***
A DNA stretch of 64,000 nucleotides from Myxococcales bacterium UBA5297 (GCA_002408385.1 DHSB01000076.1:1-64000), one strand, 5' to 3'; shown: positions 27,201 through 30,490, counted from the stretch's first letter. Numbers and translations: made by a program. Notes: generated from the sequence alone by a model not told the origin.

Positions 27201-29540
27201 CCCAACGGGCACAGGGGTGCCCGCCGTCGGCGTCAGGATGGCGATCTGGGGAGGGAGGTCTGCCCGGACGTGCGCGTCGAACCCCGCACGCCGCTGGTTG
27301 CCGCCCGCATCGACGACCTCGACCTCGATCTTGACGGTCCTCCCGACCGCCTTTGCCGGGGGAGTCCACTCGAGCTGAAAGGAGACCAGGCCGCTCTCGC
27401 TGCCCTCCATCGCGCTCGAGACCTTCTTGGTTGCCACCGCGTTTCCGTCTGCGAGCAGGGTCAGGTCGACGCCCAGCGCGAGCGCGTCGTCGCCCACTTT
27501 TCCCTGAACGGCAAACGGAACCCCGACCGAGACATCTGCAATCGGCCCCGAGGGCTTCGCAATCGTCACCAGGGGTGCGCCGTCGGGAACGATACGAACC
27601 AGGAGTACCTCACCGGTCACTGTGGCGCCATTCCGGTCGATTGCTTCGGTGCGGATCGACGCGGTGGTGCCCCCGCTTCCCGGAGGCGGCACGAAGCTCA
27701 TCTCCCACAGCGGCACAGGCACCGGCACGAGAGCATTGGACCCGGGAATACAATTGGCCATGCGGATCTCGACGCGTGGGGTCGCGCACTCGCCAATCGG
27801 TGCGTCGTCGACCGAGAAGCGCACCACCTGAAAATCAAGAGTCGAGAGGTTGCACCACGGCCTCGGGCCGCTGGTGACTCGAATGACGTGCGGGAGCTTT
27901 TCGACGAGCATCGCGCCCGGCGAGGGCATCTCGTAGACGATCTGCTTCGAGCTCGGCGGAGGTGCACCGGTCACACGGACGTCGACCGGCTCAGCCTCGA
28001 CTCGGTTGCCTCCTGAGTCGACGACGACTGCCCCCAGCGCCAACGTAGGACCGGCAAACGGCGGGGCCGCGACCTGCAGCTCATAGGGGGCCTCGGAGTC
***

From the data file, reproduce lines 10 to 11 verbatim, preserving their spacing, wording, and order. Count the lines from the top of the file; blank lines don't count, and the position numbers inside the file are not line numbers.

27901 TCGACGAGCATCGCGCCCGGCGAGGGCATCTCGTAGACGATCTGCTTCGAGCTCGGCGGAGGTGCACCGGTCACACGGACGTCGACCGGCTCAGCCTCGA
28001 CTCGGTTGCCTCCTGAGTCGACGACGACTGCCCCCAGCGCCAACGTAGGACCGGCAAACGGCGGGGCCGCGACCTGCAGCTCATAGGGGGCCTCGGAGTC